Among the fads of the 1980s were Rubik’s Cube, Magic 8 Ball, and Pacman. There also were fad diets, such as the Beverly Hills Diet, the Cabbage Soup Diet, and the Grapefruit Diet. And each of them received underwhelming medical support. Read: 8 Diet Myths Exposed
Let’s take a closer look at the Grapefruit Diet. It seems there might be something worthy going on there and newer research shows the grapefruit diet was not all fad and no facts.
1980’s Grapefruit Diet Review
Despite having no affiliation with the Mayo Clinic, or even receiving a recommendation from them, the Grapefruit Diet is often referred to as the Mayo Clinic Diet. The diet promises a weight loss of 10 pounds in only 12 days.
A typical day’s meals on The Grapefruit Diet are a breakfast of half a grapefruit, two pieces of bacon and two eggs. Lunch is half of a grapefruit, as much meat as you like and a salad. Dinner is half of a grapefruit, fish or meat with another salad or vegetables instead. You are also allowed 8 ounces of skim milk before bedtime.
The contention of the diet is if you eat half of a grapefruit before every meal you will be less hungry and eat less. It also claims that grapefruit has an enzyme that helps to burn fat although there is no scientific proof to support this. Read: Is There Truth to Fat Burning Foods?
Nutritionists concluded that while the diet does produce weight loss, it is due to a significant reduction in daily caloric intake and not any magic fat burning principles of grapefruit. It is further said that the daily caloric intake allowed by the diet is unhealthy and once the diet is stopped the weight will be regained. As such, the diet has been kicked to the curb. Read: Avoid Failed Diet Resolution Crash and Burn
A more recent study has found that grapefruit may promote weight loss.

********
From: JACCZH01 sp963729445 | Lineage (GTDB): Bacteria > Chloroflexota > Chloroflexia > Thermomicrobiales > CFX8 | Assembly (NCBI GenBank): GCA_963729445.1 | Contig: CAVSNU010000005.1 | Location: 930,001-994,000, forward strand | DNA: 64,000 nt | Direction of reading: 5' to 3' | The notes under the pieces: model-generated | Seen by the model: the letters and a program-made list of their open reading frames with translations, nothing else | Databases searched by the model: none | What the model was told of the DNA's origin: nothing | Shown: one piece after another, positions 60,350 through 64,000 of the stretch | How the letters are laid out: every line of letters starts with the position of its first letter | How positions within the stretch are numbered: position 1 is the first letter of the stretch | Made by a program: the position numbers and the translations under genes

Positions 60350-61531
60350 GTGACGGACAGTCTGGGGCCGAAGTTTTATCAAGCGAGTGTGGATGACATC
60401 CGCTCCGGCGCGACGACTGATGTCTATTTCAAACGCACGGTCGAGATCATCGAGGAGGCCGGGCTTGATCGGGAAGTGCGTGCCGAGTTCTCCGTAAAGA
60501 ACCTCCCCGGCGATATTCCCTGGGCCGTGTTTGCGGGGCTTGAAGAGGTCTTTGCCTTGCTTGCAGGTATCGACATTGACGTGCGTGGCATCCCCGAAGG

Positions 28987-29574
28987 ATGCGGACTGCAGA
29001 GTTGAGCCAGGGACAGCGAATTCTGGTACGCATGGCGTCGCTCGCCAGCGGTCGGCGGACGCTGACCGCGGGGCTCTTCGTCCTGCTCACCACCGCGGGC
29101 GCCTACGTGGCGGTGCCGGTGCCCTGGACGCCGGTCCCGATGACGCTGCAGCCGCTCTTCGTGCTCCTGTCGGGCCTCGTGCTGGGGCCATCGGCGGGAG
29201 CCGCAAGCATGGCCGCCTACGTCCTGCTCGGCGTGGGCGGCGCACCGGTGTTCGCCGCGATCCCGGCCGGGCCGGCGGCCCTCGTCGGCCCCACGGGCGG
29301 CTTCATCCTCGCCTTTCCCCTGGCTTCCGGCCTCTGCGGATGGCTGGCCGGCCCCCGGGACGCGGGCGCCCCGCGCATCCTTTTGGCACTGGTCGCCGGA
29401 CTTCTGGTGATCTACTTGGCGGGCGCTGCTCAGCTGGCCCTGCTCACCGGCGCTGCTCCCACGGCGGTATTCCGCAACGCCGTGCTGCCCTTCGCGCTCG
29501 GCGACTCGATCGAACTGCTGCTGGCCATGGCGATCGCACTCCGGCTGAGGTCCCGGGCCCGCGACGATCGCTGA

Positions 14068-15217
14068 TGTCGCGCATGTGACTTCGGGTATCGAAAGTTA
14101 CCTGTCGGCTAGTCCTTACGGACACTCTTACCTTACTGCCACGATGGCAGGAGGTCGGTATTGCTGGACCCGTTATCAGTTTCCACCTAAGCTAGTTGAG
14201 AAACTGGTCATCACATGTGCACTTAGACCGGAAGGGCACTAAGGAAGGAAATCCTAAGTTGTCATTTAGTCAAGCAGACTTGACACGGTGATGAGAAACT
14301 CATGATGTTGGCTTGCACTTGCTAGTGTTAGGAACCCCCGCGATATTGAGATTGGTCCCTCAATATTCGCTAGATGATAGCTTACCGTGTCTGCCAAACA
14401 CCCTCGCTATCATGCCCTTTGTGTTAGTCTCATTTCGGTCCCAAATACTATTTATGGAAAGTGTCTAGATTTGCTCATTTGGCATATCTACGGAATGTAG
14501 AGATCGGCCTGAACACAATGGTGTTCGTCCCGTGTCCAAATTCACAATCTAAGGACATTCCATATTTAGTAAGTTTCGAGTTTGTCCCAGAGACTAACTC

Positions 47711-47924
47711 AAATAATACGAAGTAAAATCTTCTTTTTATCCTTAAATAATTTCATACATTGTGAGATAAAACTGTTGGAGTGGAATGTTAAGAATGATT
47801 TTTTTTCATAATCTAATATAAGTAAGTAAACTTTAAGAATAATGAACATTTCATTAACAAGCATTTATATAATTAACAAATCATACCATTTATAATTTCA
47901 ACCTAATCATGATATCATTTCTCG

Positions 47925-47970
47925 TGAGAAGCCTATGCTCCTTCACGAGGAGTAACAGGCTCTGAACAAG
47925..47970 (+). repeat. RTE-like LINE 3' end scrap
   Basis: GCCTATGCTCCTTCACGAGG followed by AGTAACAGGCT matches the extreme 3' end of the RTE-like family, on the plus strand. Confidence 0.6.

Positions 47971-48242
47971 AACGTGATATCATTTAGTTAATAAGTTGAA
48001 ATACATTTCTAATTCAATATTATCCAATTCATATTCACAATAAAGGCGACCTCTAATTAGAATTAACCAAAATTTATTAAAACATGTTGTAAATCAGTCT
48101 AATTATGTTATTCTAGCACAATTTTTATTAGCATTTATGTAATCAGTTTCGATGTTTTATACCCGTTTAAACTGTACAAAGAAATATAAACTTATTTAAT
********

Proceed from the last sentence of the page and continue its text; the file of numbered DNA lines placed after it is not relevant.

Revisiting the Grapefruit Diet
A more recent study conducted by the Nutrition and Metabolic Research Center at Scripps Clinic found a relationship between grapefruit and weight loss. The simple act of adding grapefruit and grapefruit juice to one’s diet can result in weight loss. This can be accomplished by eating half a grapefruit or drinking 4 ounces of grapefruit juice before every meal. And you don’t have to restrict yourself to the demands of the old grapefruit diet meal plan.
For the study, 100 participants were divided into three groups. The first group ate half a grapefruit before each meal, while the second group drank grapefruit juice before each meal, and the third group made no changes at all.
At the end of 12 weeks, the first group lost an average of 3.6 pounds, the second group lost an average of 3.3 pounds, and the third group, an average of 0.5 pounds. In also was discovered that the participants who ate grapefruit had lower insulin levels — the hormone that regulates blood sugar and fat metabolism.
The results suggest that the relationship between insulin, metabolism and fat storage, may be what contributes to the weight loss power of grapefruit. Read: How to Boost Metabolism and Lose Weight
And the bottom line is researchers believe that the chemical properties of grapefruit may help stabilize insulin spikes. And this helps promote the breakdown of food for energy instead of storing it as fat.
WARNING: Grapefruit juice and fresh grapefruit can interfere with the action of some prescription drugs, as well as a few non-prescription drugs. Read the FDA Consumer Update and ask your doctor or pharmacist.
In good health,